3.2.1 Introduction and Motivation
Whether using supervised learning algorithms or not, neural network models need training materials if they are to master a task (Note 10). Once the network has learnt the training corpus as well as it can, its overall performance can be computed. But only looking at how well it has mastered the training corpus would tell but half the story: at least in the case of supervised learning, the network may only have stored all the precise input-output mappings it has been asked to learn, rather than having tried to find the regularities underlying those mappings (Note 11). This is why the test corpora play such an important role: a good test corpus is qualitatively similar to the training corpus, but contains input patterns which the network has never seen before. If the net has stored literal input-output mappings, it will fail to recognize anything at all in the test corpus, and hence will perform poorly. However, if it can generalize well from the patterns it has seen in the training corpus to the new patterns in the test corpus, then one can assume that it has become sensitive to the right level of abstraction. Another requirement for both training and test corpora is that they should contain input patterns which are relevant to the output patterns one wants the net to learn: for example, it is hard to imagine that a network which was only shown pictures of butterflies would ever become good at deciding whether these pictures contain the phoneme /y/. The other side of this requirement is that one should take care that the input does not (literally) contain the desired output -- in such cases, the task becomes trivial and nothing much has been proven by a network which learns to do the mappings (cf. Lachter & Bever 1988).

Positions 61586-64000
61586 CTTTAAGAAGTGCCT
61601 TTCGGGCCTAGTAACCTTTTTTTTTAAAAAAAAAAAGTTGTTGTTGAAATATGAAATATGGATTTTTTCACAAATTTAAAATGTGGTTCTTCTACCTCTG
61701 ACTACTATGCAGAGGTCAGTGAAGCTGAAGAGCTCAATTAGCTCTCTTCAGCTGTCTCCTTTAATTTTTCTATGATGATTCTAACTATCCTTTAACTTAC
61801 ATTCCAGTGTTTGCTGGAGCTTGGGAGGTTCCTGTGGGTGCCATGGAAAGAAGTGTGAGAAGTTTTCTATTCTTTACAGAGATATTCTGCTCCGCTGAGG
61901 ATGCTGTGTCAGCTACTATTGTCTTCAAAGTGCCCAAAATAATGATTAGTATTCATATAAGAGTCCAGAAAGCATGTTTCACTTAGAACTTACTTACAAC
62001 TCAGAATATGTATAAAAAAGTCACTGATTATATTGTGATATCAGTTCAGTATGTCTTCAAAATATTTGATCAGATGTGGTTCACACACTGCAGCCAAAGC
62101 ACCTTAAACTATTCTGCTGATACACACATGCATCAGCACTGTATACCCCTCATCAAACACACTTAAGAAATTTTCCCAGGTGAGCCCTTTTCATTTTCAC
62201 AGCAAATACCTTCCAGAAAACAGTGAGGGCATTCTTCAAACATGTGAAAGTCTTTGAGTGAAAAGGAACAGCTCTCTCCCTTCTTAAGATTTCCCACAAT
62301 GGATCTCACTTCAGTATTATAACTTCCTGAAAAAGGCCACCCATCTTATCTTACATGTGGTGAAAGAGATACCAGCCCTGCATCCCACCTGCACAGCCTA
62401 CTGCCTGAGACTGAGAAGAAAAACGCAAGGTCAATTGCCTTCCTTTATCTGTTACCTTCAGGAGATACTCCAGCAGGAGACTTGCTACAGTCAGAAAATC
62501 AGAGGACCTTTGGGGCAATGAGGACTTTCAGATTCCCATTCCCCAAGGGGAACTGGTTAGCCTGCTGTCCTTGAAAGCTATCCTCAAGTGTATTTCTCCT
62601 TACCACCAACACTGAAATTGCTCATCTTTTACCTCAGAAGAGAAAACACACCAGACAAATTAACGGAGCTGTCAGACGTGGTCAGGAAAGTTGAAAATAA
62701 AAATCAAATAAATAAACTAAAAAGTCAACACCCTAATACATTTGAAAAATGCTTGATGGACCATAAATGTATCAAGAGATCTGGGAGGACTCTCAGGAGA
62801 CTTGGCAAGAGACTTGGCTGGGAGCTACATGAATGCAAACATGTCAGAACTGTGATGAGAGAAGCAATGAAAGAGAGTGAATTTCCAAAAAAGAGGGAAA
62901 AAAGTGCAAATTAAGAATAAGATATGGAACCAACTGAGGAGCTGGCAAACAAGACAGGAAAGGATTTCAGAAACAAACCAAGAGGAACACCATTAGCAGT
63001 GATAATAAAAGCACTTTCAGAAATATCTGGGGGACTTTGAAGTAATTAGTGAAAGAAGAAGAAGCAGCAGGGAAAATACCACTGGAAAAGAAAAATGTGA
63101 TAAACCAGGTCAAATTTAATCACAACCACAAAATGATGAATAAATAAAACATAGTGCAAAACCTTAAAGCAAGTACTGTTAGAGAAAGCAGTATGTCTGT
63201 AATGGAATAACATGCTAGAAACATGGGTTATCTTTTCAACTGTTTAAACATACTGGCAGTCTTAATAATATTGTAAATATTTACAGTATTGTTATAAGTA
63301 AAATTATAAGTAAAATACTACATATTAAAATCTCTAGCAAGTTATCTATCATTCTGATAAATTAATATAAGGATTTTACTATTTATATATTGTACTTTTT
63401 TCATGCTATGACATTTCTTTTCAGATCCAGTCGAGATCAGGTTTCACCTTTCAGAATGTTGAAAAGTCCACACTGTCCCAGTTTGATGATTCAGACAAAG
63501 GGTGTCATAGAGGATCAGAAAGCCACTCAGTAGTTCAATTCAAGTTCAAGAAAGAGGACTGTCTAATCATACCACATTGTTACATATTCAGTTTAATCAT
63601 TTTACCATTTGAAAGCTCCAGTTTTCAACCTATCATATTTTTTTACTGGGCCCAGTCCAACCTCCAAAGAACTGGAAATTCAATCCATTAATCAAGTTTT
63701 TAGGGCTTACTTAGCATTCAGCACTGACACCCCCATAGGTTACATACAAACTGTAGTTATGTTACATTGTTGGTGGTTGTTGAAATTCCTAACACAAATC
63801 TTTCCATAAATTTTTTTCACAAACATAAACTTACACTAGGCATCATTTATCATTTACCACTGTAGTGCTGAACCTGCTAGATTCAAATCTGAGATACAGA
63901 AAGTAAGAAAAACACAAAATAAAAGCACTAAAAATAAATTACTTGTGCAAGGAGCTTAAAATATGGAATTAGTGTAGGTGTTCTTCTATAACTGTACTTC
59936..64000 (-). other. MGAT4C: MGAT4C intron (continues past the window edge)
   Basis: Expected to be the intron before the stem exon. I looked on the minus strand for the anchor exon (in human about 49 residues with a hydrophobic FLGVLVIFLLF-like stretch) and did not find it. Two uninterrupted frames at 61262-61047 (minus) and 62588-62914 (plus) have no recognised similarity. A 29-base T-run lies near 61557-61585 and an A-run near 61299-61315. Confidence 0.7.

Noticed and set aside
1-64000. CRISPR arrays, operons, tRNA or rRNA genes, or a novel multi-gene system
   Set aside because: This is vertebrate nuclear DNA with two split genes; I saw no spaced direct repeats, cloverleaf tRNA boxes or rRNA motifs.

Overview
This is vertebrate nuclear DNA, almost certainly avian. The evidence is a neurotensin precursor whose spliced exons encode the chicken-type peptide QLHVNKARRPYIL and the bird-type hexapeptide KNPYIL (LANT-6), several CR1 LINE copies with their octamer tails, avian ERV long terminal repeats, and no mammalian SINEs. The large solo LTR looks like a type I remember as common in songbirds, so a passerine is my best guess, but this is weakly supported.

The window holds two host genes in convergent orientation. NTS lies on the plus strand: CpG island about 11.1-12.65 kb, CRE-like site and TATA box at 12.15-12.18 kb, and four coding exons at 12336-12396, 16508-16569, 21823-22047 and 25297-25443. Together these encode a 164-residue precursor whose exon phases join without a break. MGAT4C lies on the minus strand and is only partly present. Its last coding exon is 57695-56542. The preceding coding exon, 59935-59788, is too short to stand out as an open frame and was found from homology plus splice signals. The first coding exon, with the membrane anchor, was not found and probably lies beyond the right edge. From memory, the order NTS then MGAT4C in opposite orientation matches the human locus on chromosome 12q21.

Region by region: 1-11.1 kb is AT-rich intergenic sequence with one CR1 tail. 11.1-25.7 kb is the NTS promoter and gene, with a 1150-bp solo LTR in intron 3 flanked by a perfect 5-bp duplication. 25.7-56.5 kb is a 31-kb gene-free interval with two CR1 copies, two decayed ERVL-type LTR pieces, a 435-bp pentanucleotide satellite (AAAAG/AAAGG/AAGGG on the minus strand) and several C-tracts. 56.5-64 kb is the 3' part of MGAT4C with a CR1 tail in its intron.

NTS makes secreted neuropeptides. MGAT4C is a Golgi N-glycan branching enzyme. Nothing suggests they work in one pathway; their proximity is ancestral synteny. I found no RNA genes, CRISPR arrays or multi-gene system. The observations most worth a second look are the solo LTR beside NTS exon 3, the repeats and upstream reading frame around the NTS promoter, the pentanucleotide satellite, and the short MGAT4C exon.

So, without appropriate corpora nothing much of interest can happen. How does CLASPnet fare in this respect? First, there is the negative side:
In supervised learning (e.g. using backpropagation), the network is given the desired output for each pattern in the training input -- the network can then easily compare its real output with the desired one, and change weights to get the real output closer to the desired output. Unsupervised learning algorithms do not have access to the desired output, though they are usually given some feedback about their present state: e.g. a virtual creature looking for food would receive feedback about whether it is still hungry or not -- in the supervised setup, it would receive corrective feedback after each step it had taken, to tell it whether that step was in the right direction or not (Jordan & Jacobs 1992; Jordan & Rumelhart 1992). Unsupervised learning is more attractive from a biological point of view, but usually suffers from poorer performance. In addition, it is not always evident which kind of general feedback could be given to a network to replace the right/wrong information of supervised learning.
The size of the hidden layer(s) is of paramount importance in this respect: if there are not enough hidden units, the network will be unable spot any regularities; and if there are too many, it does not need to spot them in order to learn the task. Only when the number of hidden units is 'just about right' -- there are only rules of thumb for choosing this number -- will the network look for the interesting regularities as the only method to decrease the overall error.